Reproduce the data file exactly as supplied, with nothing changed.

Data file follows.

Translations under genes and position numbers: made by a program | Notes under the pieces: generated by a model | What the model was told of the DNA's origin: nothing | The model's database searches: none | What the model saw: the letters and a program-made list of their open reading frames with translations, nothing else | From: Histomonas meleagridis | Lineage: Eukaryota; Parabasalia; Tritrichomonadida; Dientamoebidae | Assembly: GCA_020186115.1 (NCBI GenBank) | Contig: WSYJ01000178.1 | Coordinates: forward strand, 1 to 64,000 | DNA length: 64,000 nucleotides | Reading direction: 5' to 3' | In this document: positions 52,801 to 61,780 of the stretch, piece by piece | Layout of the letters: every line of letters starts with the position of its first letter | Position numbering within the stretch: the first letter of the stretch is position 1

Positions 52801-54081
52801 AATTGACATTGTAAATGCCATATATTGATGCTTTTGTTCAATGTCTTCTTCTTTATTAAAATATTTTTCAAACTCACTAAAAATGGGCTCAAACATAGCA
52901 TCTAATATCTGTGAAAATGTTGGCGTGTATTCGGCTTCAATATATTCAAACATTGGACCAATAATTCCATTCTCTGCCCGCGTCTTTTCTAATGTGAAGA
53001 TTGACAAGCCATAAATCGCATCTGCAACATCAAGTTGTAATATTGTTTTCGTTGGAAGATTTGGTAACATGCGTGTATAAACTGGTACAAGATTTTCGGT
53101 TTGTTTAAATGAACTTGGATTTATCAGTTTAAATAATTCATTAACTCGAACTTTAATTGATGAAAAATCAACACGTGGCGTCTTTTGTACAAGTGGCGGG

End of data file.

Translations under genes and position numbers: made by a program | Notes under the pieces: generated by a model | What the model was told of the DNA's origin: nothing | The model's database searches: none | What the model saw: the letters and a program-made list of their open reading frames with translations, nothing else | From: Histomonas meleagridis | Lineage: Eukaryota; Parabasalia; Tritrichomonadida; Dientamoebidae | Assembly: GCA_020186115.1 (NCBI GenBank) | Contig: WSYJ01000178.1 | Coordinates: forward strand, 1 to 64,000 | DNA length: 64,000 nucleotides | Reading direction: 5' to 3' | In this document: positions 52,801 to 61,780 of the stretch, piece by piece | Layout of the letters: every line of letters starts with the position of its first letter | Position numbering within the stretch: the first letter of the stretch is position 1

Positions 52801-54081
52801 AATTGACATTGTAAATGCCATATATTGATGCTTTTGTTCAATGTCTTCTTCTTTATTAAAATATTTTTCAAACTCACTAAAAATGGGCTCAAACATAGCA
52901 TCTAATATCTGTGAAAATGTTGGCGTGTATTCGGCTTCAATATATTCAAACATTGGACCAATAATTCCATTCTCTGCCCGCGTCTTTTCTAATGTGAAGA
53001 TTGACAAGCCATAAATCGCATCTGCAACATCAAGTTGTAATATTGTTTTCGTTGGAAGATTTGGTAACATGCGTGTATAAACTGGTACAAGATTTTCGGT
53101 TTGTTTAAATGAACTTGGATTTATCAGTTTAAATAATTCATTAACTCGAACTTTAATTGATGAAAAATCAACACGTGGCGTCTTTTGTACAAGTGGCGGG